Indiana Attorney General Todd Rokita Speaks About Christopher Columbus Achievements


    Indiana Attorney General Todd Rokita Speaks About Christopher Columbus Achievements

    Attorney General Todd Rokita recently spoke at an event in Clinton Indiana today, a community with a large Italian immigrant population, where he celebrated the contributions of Christopher Columbus, honored the heritage of the nearly 17 million Italian Americans living in the U.S., and spoke about defending American liberties, the importance of religion, a strong family unit, and how we can preserve our God-given rights that are enshrined in the Constitution.

    More than 500 years ago, Christopher Columbus bravely, and quite miraculously embarked on a voyage to the New World, where he was responsible for creating a new era of exploration and travels that led to the first settlements on what we now call the United States.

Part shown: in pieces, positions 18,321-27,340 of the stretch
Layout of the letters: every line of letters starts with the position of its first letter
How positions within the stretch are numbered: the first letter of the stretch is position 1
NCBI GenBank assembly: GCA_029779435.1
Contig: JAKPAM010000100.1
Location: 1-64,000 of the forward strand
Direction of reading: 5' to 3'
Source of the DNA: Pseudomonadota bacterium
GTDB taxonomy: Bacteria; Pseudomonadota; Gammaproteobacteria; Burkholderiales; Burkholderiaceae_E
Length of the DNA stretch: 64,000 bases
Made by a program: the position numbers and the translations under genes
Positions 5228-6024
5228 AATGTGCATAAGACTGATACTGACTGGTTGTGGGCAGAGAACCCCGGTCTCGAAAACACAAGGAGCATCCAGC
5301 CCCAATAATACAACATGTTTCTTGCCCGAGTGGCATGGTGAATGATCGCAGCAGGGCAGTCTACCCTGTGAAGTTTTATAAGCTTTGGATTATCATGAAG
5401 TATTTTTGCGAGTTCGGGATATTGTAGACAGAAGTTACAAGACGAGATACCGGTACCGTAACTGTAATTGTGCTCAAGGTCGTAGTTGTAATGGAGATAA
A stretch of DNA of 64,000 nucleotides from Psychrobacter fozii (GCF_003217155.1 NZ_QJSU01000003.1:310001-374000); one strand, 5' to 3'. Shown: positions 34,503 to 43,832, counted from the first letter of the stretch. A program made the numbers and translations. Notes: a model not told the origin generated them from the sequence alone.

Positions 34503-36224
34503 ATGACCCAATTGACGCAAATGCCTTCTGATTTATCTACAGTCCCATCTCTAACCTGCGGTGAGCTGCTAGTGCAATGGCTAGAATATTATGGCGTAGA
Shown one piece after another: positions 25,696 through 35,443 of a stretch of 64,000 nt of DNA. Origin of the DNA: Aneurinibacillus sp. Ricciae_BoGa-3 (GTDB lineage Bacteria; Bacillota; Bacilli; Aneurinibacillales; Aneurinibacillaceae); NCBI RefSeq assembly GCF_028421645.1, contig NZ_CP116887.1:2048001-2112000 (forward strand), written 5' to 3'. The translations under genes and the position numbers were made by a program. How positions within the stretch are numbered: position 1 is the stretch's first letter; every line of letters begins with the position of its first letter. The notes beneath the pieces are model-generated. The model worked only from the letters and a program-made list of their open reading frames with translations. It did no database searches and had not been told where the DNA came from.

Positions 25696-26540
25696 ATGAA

“For most of the 19th and 20th centuries, millions of American students were taught about the significance of Columbus’ discovery of the New World in school, and his contributions were greatly admired,” said Attorney General Rokita. “But now left-wing radical socialists are tearing down statues of Columbus, and diminishing a hero who was greatly respected by millions of Americans.”

    Last Friday, Joe Biden signed a proclamation, making October 11th Indigenous People’s Day, in a deliberate attempt to purge Columbus from our history, and forever erase his contributions from memory. “If we want to celebrate the contributions of Indigenous People—and there are many—we can do that on a different day,” Attorney General Rokita said.

    It is important that we celebrate what Columbus means to America. As Ronald Reagan once said: “Columbus is justly admired as a brilliant navigator, a fearless man of action, a visionary who opened the eyes of an older world to an entirely new one. Above all, he personifies a view of the world that many see as quintessentially American: not merely optimistic, but scornful of the very notion of despair.”

    FOOTNOTE:  The City-County Observer posted this article without bias or editing.



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